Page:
A Red Sox icon finally inducted into the Hall Of Fame, Fenway Park installs a sheet of ice for a bazillion people, and a young Celtics star makes sure he's sticking around for a while...we have the bottom half of the Top 10 Boston Sports Stories of 2009 right here!
If you missed the honorable mentions, here you go . We'll reveal the Top Five on Wednesday. Enjoy!
10 - Rajon Rondo signs extension with Boston Celtics
It was a bizarre negotiation that came down to the wire, but in the end, the Celtics didn't let budding young star Rajon Rondo get away, signing the point guard to a five-year, $55 million extension in November.
What's so bizarre about that? How about Rondo being called out by team personnel several times over the summer (GM Danny Ainge revealed he was fined for being late to a playoff game, while coach Doc Rivers made some well-publicized comments)?
Was it just a case of tough love? Maybe, but in this era of the modern athlete, it was a huge risk to potentially not just alienate their point guard from signing a deal but perhaps for the impending season. These days, that seems more like the norm than the exception.
But in a weird way, maybe it worked. The 23-year-old will be sticking around Boston for an important fraction of his career and can continue his evolution in a winning environment. The next few years will be intriguing when it comes time for NBA player movement, but at one of the most important positions in the league, the C's have their man...even if he still needs to work on his free throws.
9 - Boston secures the Winter Classic
Maybe it was the Bruins' return to relevance last season, or the success at playing outdoor hockey at Wrigley Field, or the Red Sox's ownership knowing the right people, or perhaps it was a combination of all that and then some that earned Boston the right to host the next NHL Winter Classic.
Whatever it was, we're glad it happened, as Fenway Park will see some freaking freezing cold hockey action this Friday as they host the league's annual major single-game event between the B's and the Philadelphia Flyers.
Since the announcement, there has been buzz about the game and everyone has been using up their favors in order to get tickets. People are getting together for New Year's Day parties to watch and for one day, hockey will matter to the mainstream fan here in New England.
We've known for a while that Boston is a major sports hotbed, and getting events like this that bring major exposure and additional revenue to the Hub prove it, even if tickets were near-impossible to come by. I have a feeling, however, that everyone is going to know someone that went, kinda like Ali/Liston in Lewiston, Maine.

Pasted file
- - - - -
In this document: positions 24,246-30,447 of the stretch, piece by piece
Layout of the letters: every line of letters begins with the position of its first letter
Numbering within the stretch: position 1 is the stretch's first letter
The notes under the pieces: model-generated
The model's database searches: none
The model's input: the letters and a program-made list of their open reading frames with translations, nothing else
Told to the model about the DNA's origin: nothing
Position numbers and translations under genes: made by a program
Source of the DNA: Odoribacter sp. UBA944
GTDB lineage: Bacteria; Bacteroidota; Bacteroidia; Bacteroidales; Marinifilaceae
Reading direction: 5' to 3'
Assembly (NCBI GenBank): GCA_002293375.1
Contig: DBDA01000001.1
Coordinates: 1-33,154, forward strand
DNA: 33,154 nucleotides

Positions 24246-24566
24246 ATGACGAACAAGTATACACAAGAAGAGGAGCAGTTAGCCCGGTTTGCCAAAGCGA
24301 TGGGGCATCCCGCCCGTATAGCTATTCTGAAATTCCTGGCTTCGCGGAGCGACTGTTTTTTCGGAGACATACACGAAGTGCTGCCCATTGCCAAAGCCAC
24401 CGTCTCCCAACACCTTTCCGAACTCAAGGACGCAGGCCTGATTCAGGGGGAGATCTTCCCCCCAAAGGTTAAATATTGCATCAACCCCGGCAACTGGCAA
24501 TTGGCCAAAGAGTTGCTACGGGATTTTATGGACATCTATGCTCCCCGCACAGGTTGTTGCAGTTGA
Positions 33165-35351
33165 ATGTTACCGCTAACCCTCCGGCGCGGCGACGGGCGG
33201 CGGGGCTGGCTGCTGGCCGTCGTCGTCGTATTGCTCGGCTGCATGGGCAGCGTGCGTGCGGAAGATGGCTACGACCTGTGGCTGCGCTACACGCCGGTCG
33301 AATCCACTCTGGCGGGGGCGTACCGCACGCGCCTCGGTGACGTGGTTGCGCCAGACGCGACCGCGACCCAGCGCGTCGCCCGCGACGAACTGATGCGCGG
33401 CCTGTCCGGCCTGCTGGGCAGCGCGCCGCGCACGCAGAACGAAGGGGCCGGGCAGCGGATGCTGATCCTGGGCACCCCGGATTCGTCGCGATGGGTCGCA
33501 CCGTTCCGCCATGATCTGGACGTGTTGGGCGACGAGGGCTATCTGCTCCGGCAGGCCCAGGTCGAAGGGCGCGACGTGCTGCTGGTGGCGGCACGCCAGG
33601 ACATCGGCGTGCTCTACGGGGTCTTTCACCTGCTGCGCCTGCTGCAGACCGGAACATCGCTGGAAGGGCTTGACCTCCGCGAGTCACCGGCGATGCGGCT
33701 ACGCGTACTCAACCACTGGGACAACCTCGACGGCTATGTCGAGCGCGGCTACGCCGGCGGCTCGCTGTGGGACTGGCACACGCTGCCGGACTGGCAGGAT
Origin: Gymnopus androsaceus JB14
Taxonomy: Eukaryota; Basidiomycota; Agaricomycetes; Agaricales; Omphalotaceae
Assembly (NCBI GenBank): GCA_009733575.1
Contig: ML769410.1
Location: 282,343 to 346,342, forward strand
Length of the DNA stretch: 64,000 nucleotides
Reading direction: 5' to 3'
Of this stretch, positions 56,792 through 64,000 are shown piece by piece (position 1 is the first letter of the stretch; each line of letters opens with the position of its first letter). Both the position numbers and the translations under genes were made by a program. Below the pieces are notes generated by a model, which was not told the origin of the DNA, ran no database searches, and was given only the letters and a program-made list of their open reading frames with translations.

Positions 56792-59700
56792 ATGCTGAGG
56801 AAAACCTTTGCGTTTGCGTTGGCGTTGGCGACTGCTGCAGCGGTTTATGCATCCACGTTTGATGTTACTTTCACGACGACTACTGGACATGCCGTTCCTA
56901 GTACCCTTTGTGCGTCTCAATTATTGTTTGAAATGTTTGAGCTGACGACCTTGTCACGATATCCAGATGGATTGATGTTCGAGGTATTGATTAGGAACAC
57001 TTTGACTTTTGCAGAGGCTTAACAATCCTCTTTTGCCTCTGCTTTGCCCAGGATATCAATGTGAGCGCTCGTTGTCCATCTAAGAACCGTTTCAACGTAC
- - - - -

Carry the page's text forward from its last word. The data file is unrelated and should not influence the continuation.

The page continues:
Got any extra tickets kicking around?
8 - 4th-and-2
Who knew that one call in one game would garner so much discussion? (Well, actually...we knew it would, didn't we?)
The decision by Patriots head coach Bill Belichick to go for it on 4th-and-2 in a 34-28 game against the rival Indianapolis Colts earlier this season had not only Boston buzzing, but the national sports media as well. As you well know, the decision didn't work out, the Colts scored in like two seconds, and they went on to win 35-34.
Always happy to rip into Belichick, there were plenty of the usual pundits that took their shots but surprisingly, some defended him as well, noting his history of brass-balls play-calling that usually worked. Alas, this time it didn't, and the pain stuck around for a while.
But while "4th-and-2" was the main driver of the story, it was the questioning of Belichick here by some of the fanbase in New England that was most shocking. The guy that could previously get away with nearly anything because of his track record suddenly had doubters. Perhaps the season itself, to that point, had helped this sentiment evolve, but suddenly, Belichick's decision making wasn't bulletproof—the first real chink in an otherwise stellar armor. Like it or not, things changed on that Sunday night.
Even former players, like Tedy Bruschi and Rodney Harrison, didn't like the call and said that it sent a message to the defense that it couldn't be trusted with the game on the line. In a million years, I would have never guessed either guy to speak out against Double-B like that. Belichick was his normal self and the team smartly didn't question the decision publicly. However, I still wonder if, behind closed doors, the defense really did feel slighted.
How the Patriots finish off this season will tell a lot. We know they're in the playoffs, but how would a one-and-done go over here? Will the questioning increase or go away? What about the next "4th-and-2" situation?
For better or worse, no one is immune from fan and media scrutiny in Boston and now, Bill Belichick truly understands that. Welcome to the party, pal.
7 - WEEI vs. Sports Hub vs. NESN vs. CSNE: The Sports Media War Heats Up